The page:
The Heat Is On

June 12th, 2010

Today, my parents and I went to see Miss Saigon. Miss Saigon was one of the very first musical performances that I saw live on stage when I was in high school and I was absolutely captivated. I came back mesmerized, bought the CD, and proceeded to listen to it day and night. All I wanted for Christmas that year was to go again — and my parents lovingly obliged.

That was ten years ago, and the show is as amazing as ever. If you come out of a production of Miss Saigon dry eyed, you have no soul. I’m sorry if that sounds harsh, but that’s just the way it is.

Here’s a quick summary. The entire production was born out of a particularly heart-rending picture of a Vietnamese mother putting her half-blood child on a plane to go to America to live with his GI father. The story is set around the fall of Saigon and several years thereafter and has some stark things to say about the impact of the American presence in Vietnam.

Our star-crossed lovers (because it wouldn’t be an opera if it weren’t a tragedy) are Chris and Kim. Kim is a naive country girl who finds herself in a prostitution dance bar due to some rough circumstances. As luck would have it, on her first night on the job, she meets Chris, a disillusioned GI who falls in love with her innocence and beauty.

They spend a few weeks together, and he promises to take her back to the US with him as his wife. Fast forward three years (the show does, with very little warning). Something has gone awry. We meet Kim again, living in poverty in Vietnam and dreaming of the day that Chris returns. Chris meanwhile is living in America with a pretty blond wife.

Oops. What gives?

We also learn — though Chris doesn’t know — that Kim bore him a son. The plot thickens.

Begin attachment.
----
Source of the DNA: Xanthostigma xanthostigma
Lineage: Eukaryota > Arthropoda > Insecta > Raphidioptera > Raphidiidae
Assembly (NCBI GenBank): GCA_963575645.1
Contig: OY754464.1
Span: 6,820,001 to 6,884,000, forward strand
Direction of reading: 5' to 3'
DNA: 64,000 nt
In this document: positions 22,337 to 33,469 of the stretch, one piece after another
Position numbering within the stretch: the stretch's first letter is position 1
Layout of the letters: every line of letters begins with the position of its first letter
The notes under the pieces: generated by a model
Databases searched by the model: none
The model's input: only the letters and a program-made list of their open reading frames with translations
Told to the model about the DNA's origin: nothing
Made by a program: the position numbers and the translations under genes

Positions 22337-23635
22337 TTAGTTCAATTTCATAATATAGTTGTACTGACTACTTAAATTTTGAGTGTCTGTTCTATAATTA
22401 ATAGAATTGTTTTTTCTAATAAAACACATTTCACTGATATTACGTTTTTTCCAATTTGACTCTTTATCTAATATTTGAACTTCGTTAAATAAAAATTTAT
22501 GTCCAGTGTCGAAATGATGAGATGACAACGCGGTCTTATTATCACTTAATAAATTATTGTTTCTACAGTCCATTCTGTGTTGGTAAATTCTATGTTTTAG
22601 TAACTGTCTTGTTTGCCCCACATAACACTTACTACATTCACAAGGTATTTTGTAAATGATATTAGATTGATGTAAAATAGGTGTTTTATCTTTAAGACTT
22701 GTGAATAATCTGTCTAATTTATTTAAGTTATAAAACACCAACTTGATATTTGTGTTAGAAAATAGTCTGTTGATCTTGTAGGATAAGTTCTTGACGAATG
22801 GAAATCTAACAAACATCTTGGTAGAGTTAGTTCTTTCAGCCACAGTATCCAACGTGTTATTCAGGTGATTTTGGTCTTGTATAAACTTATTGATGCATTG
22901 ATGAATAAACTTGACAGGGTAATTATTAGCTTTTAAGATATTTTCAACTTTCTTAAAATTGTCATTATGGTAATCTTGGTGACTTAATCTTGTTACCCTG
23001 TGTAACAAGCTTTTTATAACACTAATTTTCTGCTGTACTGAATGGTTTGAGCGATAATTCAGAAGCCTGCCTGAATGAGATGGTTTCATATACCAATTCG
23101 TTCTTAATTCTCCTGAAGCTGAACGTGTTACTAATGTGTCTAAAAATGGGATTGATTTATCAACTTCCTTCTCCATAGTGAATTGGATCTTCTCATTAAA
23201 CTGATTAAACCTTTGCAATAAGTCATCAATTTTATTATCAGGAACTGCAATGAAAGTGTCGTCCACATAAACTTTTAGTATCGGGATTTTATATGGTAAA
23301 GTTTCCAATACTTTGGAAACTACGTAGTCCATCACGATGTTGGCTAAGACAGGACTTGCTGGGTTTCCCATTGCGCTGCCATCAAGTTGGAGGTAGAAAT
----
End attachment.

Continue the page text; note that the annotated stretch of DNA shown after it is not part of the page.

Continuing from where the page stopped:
In a flashback, we learn the whole story. Chris and Kim’s blissful plans are torn apart by the sudden fall of Saigon. Chris and Kim are separated and she is unable to fight her way onto the army base to make the evacuation. He tries to go back for her but fails to find her and is whisked away in a helicopter (cool, cool scene).

Long story short, Chris learns of Kim’s survival and of his son. He and Ellen (the wife) travel to Bangkok, where Kim is living to see her and try to make amends for leaving her. Kim’s visions of a joyful reunion turn sour when she meets Ellen. Her desperate Plan B is for Chris and Ellen to take her son back to the States where he’ll live a better life. But they’re not so keen on this idea.

Sensing that the door is closing, Kim forces their hand. She shoots herself.

Yeah. See. I told you. Crying is not optional.

Miss Saigon has some of the most stunning gorgeous music I’ve ever seen and, when done well (which this was), the raw emotion of the production takes your breath away. If you haven’t seen it, do so. Right now.

Now if you’ll excuse me, I have a CD to find…

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